On the day of the bomb threat, panicked parents converged on schools to get their children, with congestion ensuing at several campuses. Most students were sent home by bus or with parents, with some kept at off-campus sites until they were picked up.
Officials said the drivers rushing to get to schools created a dangerous situation and could have caused wrecks.
Multiple local and outside law enforcement agencies set up a command center at the Colquitt County School Board offices. All schools were searched, with dog-sniffing dogs going through some of the larger facilities.
Sims had hidden inside a wall of the residence, and officers had to tear off a wall panel to get to him.
He was located partially by his cell telephone, from which he had made several calls to 911, Colquitt County Sheriff’s Office investigator Shawn Bostick said at the time. After the initial call made at 9:15 a.m., Sims made at least two other calls to the 911 center.
Sims’ calls were bounced from a tower in the Doerun area, so they concentrated on that area in their search.
Those who would make bomb threats should be aware that technological advances can make tracking callers, even those using cell telephones, easier than it was just a few years ago, said E-911 Director Teresa Warburg.
“It’s very efficient,” she said. “We’re able to go to our maps and click and be within a few feet of a person’s location. Cell phones are traceable.”
As Warburg recalled, officers who had dealt with Sims in the past actually identified him by his voice in the incident last year.
While the school system found a few places to “tweak,” the response on the day of the bomb threat overall was excellent, Schools Assistant Mickey Key, whose duties include school safety, said during a Wednesday telephone interview. Key, coincidentally, was in Tifton at a training session on bomb threats taught by the Georgia Emergency Management Agency.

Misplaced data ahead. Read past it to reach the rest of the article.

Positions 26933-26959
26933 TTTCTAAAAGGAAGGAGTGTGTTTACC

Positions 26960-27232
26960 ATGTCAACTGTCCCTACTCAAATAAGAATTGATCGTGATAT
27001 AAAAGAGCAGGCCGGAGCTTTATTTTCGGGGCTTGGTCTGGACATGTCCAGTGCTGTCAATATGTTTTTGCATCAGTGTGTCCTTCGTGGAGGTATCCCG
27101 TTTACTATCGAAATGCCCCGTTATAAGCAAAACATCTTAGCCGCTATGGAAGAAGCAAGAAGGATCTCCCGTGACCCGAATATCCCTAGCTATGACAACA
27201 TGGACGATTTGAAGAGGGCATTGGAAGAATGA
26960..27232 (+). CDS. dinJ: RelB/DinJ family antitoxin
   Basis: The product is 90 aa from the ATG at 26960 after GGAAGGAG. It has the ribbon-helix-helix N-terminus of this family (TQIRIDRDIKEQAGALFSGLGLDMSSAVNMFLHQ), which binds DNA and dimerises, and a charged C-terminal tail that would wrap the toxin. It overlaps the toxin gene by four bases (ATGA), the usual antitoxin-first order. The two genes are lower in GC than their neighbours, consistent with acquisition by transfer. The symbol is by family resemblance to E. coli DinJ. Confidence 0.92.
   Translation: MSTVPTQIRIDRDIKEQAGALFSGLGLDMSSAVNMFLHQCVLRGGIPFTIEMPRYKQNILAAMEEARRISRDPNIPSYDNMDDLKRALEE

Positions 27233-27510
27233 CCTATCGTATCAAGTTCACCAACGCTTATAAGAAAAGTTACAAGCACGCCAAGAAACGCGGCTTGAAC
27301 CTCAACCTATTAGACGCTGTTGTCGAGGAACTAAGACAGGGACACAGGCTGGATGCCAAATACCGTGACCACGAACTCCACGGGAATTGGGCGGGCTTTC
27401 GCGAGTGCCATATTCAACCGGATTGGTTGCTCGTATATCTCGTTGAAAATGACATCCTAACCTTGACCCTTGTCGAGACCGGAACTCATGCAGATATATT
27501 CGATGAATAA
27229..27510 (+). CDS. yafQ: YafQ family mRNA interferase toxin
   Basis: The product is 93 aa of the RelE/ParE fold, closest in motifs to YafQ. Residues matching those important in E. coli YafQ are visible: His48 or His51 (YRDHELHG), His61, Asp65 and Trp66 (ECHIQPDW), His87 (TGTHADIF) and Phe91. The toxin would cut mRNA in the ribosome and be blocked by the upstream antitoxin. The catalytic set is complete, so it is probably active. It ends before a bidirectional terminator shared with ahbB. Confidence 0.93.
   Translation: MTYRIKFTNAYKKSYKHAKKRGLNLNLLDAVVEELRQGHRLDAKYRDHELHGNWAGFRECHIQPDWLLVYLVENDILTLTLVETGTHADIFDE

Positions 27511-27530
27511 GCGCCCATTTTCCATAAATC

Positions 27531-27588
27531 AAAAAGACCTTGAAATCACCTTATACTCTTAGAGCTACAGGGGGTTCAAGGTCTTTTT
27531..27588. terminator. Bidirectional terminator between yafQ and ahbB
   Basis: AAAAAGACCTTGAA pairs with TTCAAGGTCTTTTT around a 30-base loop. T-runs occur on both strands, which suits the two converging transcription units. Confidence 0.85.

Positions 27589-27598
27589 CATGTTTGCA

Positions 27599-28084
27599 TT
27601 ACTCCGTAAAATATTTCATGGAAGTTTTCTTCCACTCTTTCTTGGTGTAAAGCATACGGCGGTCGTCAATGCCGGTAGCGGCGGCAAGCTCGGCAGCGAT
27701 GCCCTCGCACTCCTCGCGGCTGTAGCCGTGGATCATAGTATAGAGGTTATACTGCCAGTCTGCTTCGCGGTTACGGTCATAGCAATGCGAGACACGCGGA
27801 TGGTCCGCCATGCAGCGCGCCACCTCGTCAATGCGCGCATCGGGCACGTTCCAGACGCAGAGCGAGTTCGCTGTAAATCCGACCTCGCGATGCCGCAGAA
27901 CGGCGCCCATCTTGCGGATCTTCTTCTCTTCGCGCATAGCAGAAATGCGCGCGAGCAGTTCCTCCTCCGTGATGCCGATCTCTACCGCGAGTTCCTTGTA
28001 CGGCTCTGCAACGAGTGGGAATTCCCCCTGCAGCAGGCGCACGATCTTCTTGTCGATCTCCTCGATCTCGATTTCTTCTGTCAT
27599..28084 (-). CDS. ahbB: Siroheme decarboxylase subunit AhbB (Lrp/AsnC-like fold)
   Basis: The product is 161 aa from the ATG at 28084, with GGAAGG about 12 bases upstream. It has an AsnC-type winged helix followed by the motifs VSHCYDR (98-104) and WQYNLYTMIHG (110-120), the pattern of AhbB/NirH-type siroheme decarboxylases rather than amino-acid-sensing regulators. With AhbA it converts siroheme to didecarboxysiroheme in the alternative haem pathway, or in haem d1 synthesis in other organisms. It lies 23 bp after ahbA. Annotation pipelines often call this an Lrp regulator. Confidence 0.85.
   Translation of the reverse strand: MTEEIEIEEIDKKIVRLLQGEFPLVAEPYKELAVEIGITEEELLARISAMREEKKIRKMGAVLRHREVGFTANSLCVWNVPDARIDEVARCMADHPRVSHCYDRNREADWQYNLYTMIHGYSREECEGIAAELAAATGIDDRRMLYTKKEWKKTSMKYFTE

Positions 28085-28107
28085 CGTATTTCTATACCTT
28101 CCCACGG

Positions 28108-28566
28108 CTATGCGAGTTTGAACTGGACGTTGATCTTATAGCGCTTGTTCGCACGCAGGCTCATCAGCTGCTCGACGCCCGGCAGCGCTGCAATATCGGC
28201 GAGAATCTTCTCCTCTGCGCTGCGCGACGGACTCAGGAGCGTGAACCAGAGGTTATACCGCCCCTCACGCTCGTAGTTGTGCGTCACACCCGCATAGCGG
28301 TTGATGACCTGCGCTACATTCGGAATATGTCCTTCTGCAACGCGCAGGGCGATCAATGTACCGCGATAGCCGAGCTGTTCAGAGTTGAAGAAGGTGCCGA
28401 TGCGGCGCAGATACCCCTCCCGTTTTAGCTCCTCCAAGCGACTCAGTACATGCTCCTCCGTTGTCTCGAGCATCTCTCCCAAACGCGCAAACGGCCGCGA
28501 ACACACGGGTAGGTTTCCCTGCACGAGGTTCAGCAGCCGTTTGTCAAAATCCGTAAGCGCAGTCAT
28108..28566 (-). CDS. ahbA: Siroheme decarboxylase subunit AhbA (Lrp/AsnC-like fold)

“Our local law enforcement personnel responded tremendously, as did our school personnel,” Key said.
Some small logistical and transportation issues were addressed, but no major changes were necessary in the event a similar threat occurs, he said. The August 2011 bomb threat was like none ever dealt with previously because it involved the entire system and not a single identified school.
“We didn’t know which school,” Key said. “We were told it could be any of them. That’s 9,000 students that have to be moved. That’s disruption of curriculum, instruction, and parents and their work days. We probably had six or seven law enforcement agencies there.”
No estimate on the monetary costs of the threat was available, but earlier Moultrie Police Chief Frank Lang said agency manpower costs were $1,500 and the Colquitt County Sheriff’s Office costs in overtime salaries for officers called in were estimated at $3,000. The sheriff’s office also suspended daily functions such as delivering court papers.
Other agencies that assisted included Georgia State Patrol troopers Valdosta Police Department and Moody Air Force Base, with both of the latter sending bomb-sniffing dogs.
Officials said that a dollar figure on the biggest costs -- disruption of school time and lives -- could not be calculated.